Lecturer in Philosophy of Education (University of Malta)
I am a Lecturer in the Department of Education Studies at the University of Malta. I completed a PhD in Philosophy at Staffordshire University in 2020, with a thesis on the ethics and politics of narrating trauma in medical and legal institutional contexts, drawing on the work of Michel Foucault and Judith Butler. I graduated with a BA (Hons) and an MA in Philosophy at the University of Malta, the latter with a dissertation on the relation between Foucault's ideas on power and ethics.
My research interests revolve around the interface between ethics and politics. I am interested in the history of ethics (especially ancient ethics) and ethical theory (ethics of care, vulnerability, relationality, embodiment and affect), as well as applied ethics and ethics education. I have a strong interest in Foucault's work, particularly his ideas on discourse, power relations, subjectivity and ethics. I draw on these ideas in my work on power relations in the context of education, psychology, medicine and disability studies. I am also interested in the philosophy of education, both its history and current debates in educational theory. While my main area of specialisation is contemporary continental philosophy, I adopt an interdisciplinary outlook that brings philosophy in dialogue with the social sciences. Towards this aim, I use philosophical inquiry in relation to approaches such as discourse and narrative analysis to study critical issues in education and narratives of illness, disability and trauma.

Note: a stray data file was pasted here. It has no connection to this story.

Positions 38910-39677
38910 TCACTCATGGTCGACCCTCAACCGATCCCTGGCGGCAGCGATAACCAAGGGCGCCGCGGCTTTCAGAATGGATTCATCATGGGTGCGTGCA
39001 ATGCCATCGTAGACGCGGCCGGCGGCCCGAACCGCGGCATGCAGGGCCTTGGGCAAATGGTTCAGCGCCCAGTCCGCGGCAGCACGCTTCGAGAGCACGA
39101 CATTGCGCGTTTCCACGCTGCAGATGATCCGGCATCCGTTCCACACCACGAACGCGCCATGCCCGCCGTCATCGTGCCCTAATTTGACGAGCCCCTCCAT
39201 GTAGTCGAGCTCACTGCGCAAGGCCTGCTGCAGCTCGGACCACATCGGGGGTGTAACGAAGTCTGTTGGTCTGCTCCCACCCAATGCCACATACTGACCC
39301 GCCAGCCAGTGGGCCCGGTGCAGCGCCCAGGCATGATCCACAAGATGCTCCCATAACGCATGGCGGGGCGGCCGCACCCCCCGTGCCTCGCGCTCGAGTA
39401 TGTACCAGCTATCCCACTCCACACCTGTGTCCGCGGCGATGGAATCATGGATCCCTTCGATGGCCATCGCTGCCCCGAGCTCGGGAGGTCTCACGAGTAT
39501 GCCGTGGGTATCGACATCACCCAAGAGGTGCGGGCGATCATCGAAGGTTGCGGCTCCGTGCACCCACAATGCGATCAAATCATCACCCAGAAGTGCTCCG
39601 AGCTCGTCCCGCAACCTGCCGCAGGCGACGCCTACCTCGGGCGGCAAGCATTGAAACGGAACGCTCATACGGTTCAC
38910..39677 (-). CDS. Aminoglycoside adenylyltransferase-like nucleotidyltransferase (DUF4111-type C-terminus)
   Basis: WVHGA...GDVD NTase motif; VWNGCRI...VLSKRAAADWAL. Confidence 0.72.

Owing to my passion for Foucault's work, particularly his late lectures on the hermeneutics, techniques and care of the self, I developed a strong interest in the idea and practice of philosophy as a way of life. Texts close to my heart, which I return to for and beyond academic purposes, are those of Epictetus, Aristotle, Seneca, Marcus Aurelius, Montaigne, Hadot and others written by those for whom to do philosophy is to learn how to live and die.